Greetings from Bali! I have officially settled in on the other side of the world and have written and re-written this post in my head for the last few days—there is so much to share, but still so much that I don't yet have the words for. Consider this a scratch-the-surface start :)
I am a week and a half in to my trip, and things are finally starting to feel normal. I have resumed my coaching calls, I found a place to stay with (mostly) great Internet, and I am taking regular yoga classes at a two-story mecca over looking a rice field.
I feel incredibly grateful that I have a life and business that allows me to work from the other side of the planet; however, it is not without it's challenges!
Below are just a few of the highs and lows . . . hopefully shedding light on the nuances of what it really means to try to work abroad. Part of me hesitated to share some of these things as they are SURELY first-world problems, but ultimately I hope they help you appreciate your own creature comforts of home, and plan your international trips accordingly!
First, a quick 45-second video hello and mini tour:
The Good (slash GREAT):
The food is delicious!
While not as inexpensive as a place like Thailand, you can get away with a main course and fruit smoothie or green juice for under $10 as long as you're not eating in one of the big touristy restaurants. Balinese people really are joyful and friendly, and I really enjoy talking with various waiters and hosts in the restaurants.
I had a traditional Balinese dish for dinner, Nasi Goreng (fried rice with egg and two chicken satay skewers) and a watermelon juice for $6.50. A recent breakfast was a cappuccino, pineapple juice and veggie scramble for $9 (though almost everywhere you stay includes breakfast with the room). The most I've paid for a meal was $20, but that was at a touristy spot and included three courses and two drinks. Hey -- I was starving from two full days of travel!
$30 a night gets you a very nice room with free WiFi, a double bed, a private bathroom, breakfast and air conditioning. The views from most places are beautiful. $50 a night and you start getting into resort territory! Of course you can pay big bucks ($300+) but you certainly don't have to in order to be more than comfortable.
I even got a letter on my bed the other day that said, "We would like to apologize for the construction. As our policy for this inconvenience, we would like to offer you a complimentary one hour Relaxation Massage." Ummm...okay! Twist my arm, why dontcha! Talk about something that would never happen in New York.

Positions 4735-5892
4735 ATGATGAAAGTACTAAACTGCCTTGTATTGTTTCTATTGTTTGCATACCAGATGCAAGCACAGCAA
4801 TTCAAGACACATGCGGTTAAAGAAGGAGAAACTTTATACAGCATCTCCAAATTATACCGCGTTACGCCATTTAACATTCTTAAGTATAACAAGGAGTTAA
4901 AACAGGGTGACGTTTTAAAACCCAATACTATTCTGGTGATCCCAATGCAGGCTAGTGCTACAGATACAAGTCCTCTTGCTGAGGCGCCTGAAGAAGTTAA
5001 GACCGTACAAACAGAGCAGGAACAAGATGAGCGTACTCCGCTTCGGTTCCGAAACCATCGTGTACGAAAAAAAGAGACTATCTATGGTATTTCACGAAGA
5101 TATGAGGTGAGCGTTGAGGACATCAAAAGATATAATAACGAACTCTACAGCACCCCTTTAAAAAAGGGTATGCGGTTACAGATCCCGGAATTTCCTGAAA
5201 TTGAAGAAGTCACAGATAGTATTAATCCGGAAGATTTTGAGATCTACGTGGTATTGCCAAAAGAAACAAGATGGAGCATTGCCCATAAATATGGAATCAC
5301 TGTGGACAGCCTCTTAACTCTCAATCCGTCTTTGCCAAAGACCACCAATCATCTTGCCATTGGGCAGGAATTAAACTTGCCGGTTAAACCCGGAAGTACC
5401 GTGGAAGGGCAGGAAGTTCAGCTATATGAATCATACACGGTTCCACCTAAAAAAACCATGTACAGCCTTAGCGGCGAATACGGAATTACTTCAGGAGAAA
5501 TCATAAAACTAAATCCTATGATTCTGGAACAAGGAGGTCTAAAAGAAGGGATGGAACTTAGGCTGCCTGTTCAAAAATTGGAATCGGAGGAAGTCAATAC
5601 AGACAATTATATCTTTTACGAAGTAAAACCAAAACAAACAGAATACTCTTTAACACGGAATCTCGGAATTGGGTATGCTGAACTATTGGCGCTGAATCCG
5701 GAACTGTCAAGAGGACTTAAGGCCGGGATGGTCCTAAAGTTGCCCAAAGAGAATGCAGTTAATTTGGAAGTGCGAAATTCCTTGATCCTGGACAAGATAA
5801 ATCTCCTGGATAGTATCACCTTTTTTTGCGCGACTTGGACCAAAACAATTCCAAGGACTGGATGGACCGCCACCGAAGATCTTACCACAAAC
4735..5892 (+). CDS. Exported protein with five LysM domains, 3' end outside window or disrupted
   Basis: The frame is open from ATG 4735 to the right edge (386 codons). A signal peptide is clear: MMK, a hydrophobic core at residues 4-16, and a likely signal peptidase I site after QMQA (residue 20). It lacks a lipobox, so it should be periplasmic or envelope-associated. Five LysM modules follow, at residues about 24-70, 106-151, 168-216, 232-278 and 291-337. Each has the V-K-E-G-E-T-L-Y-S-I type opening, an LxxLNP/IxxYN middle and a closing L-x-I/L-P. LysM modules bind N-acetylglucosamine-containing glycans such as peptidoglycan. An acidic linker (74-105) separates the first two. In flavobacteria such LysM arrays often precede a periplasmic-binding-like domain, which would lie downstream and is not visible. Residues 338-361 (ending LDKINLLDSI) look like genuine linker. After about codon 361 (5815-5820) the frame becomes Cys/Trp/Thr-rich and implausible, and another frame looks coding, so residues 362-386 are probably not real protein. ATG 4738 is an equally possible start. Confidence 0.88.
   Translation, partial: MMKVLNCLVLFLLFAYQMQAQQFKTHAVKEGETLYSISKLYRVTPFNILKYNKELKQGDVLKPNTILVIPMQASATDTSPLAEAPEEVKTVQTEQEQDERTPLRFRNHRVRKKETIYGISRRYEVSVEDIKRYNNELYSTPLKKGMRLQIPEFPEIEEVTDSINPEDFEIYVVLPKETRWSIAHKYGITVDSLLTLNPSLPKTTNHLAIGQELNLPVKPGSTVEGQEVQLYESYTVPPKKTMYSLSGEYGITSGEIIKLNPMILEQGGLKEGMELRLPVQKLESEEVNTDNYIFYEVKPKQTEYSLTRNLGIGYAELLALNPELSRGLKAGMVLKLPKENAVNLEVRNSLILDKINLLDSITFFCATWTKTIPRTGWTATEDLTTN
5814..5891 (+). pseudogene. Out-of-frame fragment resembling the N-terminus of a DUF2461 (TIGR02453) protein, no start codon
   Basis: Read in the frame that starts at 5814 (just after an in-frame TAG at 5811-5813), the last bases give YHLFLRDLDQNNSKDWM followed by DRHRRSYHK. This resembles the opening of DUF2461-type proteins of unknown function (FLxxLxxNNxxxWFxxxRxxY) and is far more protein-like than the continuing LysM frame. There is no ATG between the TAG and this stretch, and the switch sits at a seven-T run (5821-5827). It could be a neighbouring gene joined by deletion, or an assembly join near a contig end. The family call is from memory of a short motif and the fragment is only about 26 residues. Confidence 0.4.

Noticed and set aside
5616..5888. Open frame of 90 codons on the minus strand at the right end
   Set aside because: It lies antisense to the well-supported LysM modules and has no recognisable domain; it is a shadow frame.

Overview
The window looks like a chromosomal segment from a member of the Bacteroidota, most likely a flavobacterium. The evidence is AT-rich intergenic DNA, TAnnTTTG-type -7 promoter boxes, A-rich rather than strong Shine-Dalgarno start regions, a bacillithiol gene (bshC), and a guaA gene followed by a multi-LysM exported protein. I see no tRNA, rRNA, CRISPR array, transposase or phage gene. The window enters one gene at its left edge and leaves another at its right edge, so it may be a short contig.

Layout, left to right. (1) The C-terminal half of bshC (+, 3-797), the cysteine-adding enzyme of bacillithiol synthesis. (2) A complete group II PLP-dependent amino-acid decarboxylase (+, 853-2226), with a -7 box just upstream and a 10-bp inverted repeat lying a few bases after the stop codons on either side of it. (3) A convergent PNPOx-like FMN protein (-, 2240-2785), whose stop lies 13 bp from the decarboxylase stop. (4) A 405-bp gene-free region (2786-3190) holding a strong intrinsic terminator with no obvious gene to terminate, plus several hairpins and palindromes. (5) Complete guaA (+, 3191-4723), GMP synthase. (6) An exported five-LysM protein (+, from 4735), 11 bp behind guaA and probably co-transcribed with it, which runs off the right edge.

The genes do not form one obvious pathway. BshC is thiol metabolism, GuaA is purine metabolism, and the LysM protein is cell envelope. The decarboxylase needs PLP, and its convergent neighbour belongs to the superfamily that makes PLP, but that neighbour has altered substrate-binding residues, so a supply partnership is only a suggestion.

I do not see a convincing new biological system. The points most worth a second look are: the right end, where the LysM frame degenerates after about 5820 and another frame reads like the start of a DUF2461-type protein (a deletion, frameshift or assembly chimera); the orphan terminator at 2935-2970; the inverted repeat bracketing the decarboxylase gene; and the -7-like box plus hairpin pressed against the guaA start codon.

Most places have free WiFi, and the second I walk into places like Kafe I feel right at home. Known for "great music, healthy foods, yummy desserts and true espresso" you can see why the place sings to me!
It's unbelievable how much I actually get done here! I'm 16 hours ahead of Pacific time and 13 hours ahead of Eastern Time. By the time I wake up, almost all of the emails have come in for the day. I can process them in about an hour or two—far more efficient that answering them intermittently throughout the day back home.
And then—the most fun part—everyone goes to sleep! And I feel like I have the whole day to read, write and play hooky as long as I get what I need to done by the time people wake up again. It's glorious! Though you'll have to remind me I said that when I feel homesick and can't call anyone because it's the middle of the night.
A sense of freedom, peacefulness and calm
I don't have too many conversations or obligations in a day and I like it that way . . . I can go about my business, read, go for walks, and generally feel free to do whatever strikes me in a given moment. Though making random conversation is fun too. My favorite was a girl after yoga class who sort of blurted to herself but I was nearby, "Ugh, I just got a mosquito bite on my third eye!" Hah! So we compared bite notes and hopefully I'll run into her again to grab lunch or something -- she just seems like the awesome witty banter type that I'd hit it off with.
The yoga is great. Different than New York, for sure -- less super-charged uber-detailed power flow (at least than the classes I take back at home), but the energy of Bali in itself is so serene that it provides a great environmental backdrop for yoga and meditation.
The Yoga Barn (lower studio pictured at right), where I'm practically living these days, is described as "an indigenous, rustic, spiritual space, set amidst terraced rice paddies, nestled in the quaint mountain village of Ubud." The yoga teachers are mostly expats from Canada, Australia and the U.S. and they all seem to glow with blissed out calm.
The Accommodations, Part 2
That $30 unfortunately does not buy a room with much privacy -- from pests or people. The windows don't fully close, leaving several open invitations for mosquitos to waltz on in and start their nightly blood extraction. I wake up around 5am to the sound of the staff sweeping right at my doorstep, and if I open my curtain it's a free show for the entire courtyard.
It's not lightening fast like most places in the states, but thankfully where I'm staying it's not terrible either. Most cafes and restaurants have free WiFi, but there aren't great quiet places to work for long periods at a time (at least that I've found yet) other than my room.